"We Sunnis are being sidelined. We're losing Kirkuk and can barely hold Mosul," said one Anbar police officer, referring to two Iraqi cities whose control Sunni Arabs fear they may lose to ethnic Kurds, now a powerful Iraqi group since Saddam's fall.

The officer, despite his official job and uniform, asked to be described as a member of Saddam's army. The Baath party was outlawed and Saddam's army dissolved soon after the U.S. invasion more than six years ago.


Trial of security officers accused of a deadly bank robbery on July 28 is disrupted by relatives of the victims. Talk about a rush to judgment. A capital trial takes place less than one month after the crime. -- C

U.S. agrees to give names of detainees in its secret prison system to the International Committee of the Red Cross. Just to clarify what we're talking about here:

Unlike the secret prisons run by the CIA that President Barack Obama ordered closed in January, the US military continues to operate the Special Operations camps, which it calls temporary screening sites, in Balad, Iraq, and Bagram, Afghanistan. As many as 30 to 40 foreign prisoners have been held at the camp in Iraq at any given time, military officials said; they did not provide an estimate for the Afghan camp but suggested that the number was smaller.

The ICRC is allowed access to almost all American military prisons and battlefield detention sites in Iraq and Afghanistan, but the Special Operations camps have been excluded. . . .The New York Times reported in 2006 that some soldiers at the temporary detention site in Iraq, then located at Baghdad international airport and called Camp Nama, beat prisoners with rifle butts, yelled and spit in their faces, and used detainees for target practice in a game of jailer paintball.


Blast walls in Baghdad start to go back up.

Afghanistan Update

Attack on German troops in Kunduz causes no casualties, according to Germany's Provincial Reconstruction Team.

John Swain of the Sunday Times finds Afghan election soaked in blood, marred by fraud. Excerpt:

Hamidullah lost his life trying to vote. Had he voted, his age would have been an insignificant fraud in an election that included the registration of thousands of phantom women voters by husbands or village elders, the widespread sale of voter registration cards and the coercion of voters by regional chiefs working for President Hamid Karzai or his primary rival Abdullah Abdullah, the former foreign minister.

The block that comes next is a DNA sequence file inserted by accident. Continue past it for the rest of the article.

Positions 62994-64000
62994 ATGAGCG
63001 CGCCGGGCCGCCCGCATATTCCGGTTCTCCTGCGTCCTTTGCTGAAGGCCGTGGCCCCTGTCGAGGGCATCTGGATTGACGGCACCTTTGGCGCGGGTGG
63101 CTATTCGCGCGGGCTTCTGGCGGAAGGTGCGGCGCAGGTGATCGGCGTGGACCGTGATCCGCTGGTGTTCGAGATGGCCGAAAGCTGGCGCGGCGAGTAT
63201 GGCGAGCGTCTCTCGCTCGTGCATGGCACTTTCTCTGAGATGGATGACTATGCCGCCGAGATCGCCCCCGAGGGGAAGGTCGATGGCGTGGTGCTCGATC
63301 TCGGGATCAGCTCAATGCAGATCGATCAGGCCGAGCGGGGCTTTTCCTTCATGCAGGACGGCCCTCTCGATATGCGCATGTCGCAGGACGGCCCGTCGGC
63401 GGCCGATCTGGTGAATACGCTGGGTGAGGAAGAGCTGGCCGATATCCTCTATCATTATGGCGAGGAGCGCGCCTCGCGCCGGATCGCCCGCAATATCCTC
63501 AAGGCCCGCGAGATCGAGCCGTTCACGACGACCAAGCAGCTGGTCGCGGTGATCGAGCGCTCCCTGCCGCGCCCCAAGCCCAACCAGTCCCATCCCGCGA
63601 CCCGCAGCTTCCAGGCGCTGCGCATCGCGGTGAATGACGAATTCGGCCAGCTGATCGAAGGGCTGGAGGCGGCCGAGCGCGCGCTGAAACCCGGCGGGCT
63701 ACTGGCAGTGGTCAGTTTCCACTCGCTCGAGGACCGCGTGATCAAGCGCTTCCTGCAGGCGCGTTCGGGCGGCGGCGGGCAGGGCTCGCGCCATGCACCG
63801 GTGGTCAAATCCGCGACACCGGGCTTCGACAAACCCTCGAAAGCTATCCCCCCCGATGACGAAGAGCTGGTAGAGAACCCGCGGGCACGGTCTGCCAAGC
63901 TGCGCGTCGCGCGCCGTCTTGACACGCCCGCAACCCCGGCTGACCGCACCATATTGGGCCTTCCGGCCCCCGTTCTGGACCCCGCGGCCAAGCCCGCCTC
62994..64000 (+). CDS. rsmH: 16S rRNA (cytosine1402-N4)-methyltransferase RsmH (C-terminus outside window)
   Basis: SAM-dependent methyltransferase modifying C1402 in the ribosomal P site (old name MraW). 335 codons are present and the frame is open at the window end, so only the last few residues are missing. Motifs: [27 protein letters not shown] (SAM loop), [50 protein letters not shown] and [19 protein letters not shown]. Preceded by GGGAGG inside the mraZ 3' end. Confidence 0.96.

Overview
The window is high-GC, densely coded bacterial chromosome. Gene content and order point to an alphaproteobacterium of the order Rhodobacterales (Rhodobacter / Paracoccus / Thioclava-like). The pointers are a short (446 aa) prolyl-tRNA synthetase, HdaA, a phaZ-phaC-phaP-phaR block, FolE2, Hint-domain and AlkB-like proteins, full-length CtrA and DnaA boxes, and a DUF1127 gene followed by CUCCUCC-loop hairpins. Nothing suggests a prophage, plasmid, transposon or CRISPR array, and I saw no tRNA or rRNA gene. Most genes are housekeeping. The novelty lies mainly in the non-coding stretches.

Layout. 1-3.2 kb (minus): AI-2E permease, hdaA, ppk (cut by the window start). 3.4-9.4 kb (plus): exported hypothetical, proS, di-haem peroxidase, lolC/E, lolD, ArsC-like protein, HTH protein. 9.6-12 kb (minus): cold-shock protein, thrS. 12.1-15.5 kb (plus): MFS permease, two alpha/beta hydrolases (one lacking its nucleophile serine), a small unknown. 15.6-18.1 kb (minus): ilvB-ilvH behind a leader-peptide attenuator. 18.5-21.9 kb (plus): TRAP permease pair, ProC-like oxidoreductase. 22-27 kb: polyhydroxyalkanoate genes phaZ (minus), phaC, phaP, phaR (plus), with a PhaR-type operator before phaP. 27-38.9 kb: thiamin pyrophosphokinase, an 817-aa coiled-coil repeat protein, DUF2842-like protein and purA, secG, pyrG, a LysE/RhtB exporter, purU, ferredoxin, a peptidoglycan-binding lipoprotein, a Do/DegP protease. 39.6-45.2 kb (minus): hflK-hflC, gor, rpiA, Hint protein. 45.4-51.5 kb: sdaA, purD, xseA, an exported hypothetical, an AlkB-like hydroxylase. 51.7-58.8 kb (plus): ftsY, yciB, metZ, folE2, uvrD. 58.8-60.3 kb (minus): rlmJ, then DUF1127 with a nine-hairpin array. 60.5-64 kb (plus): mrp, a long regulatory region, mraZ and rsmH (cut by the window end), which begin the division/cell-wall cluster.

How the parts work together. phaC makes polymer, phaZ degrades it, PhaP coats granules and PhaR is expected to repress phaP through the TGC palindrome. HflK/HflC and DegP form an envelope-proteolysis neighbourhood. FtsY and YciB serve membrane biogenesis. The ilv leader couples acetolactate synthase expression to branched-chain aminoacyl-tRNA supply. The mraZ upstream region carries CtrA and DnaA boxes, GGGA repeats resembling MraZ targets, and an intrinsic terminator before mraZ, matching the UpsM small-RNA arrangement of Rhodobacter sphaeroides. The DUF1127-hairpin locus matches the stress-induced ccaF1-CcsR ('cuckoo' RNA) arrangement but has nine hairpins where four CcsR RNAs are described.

As Karzai claims victory, Abdullah claims the vote was rigged.

Rosie Dimanno agrees with Abdullah. Excerpt:

What the observers saw: Underage voters, illiterates being told who to mark their ballots for, monitors ejected from polling centres, men acting as proxy voters for women and, in at least one case, somebody hauling a pre-stuffed ballot box into a polling station.

After the big whew of a presidential election pulled off with minimal violence – the Taliban could not fatally sabotage the affair, as vowed – alarms are being raised about the skulduggery and bamboozling on election day.

And while insurgents did lob scores of rockets at polling stations, allegedly cut off the fingers of two voters in Kandahar province, ambushed election staff and forced a British Chinook helicopter to make an emergency landing in Helmand after its engine was set ablaze by enemy fire, little of the voting chicanery could be blamed on militants.

Ballot box bunco of a more prosaic variety is coming to light, with much of the flim-flam hung on local partisans and the regional agents of leading presidential candidates President Hamid Karzai's big political machine most frequently accused. He, of course, had the entire apparatus of the state at his beck and call, as rivals had complained throughout the campaign.


Quote of the Day

Perhaps it is one of those infamous paradoxes of counterinsurgency that while the ISF is not good in any objective sense, it is good enough for Iraq in 2009. Despite this foreboding disclaimer about an unstable future for Iraq, the United States has achieved our objectives in Iraq. Prime Minister (PM) Maliki hailed June 30th as a “great victory,” implying the victory was over the US. Leaving aside his childish chest pounding, he was more right than he knew. We too ought to declare victory and bring our combat forces home.


Col. Timothy R. Reese, Chief, Baghdad Operations Command Advisory Team, MND-B, Baghdad, Iraq.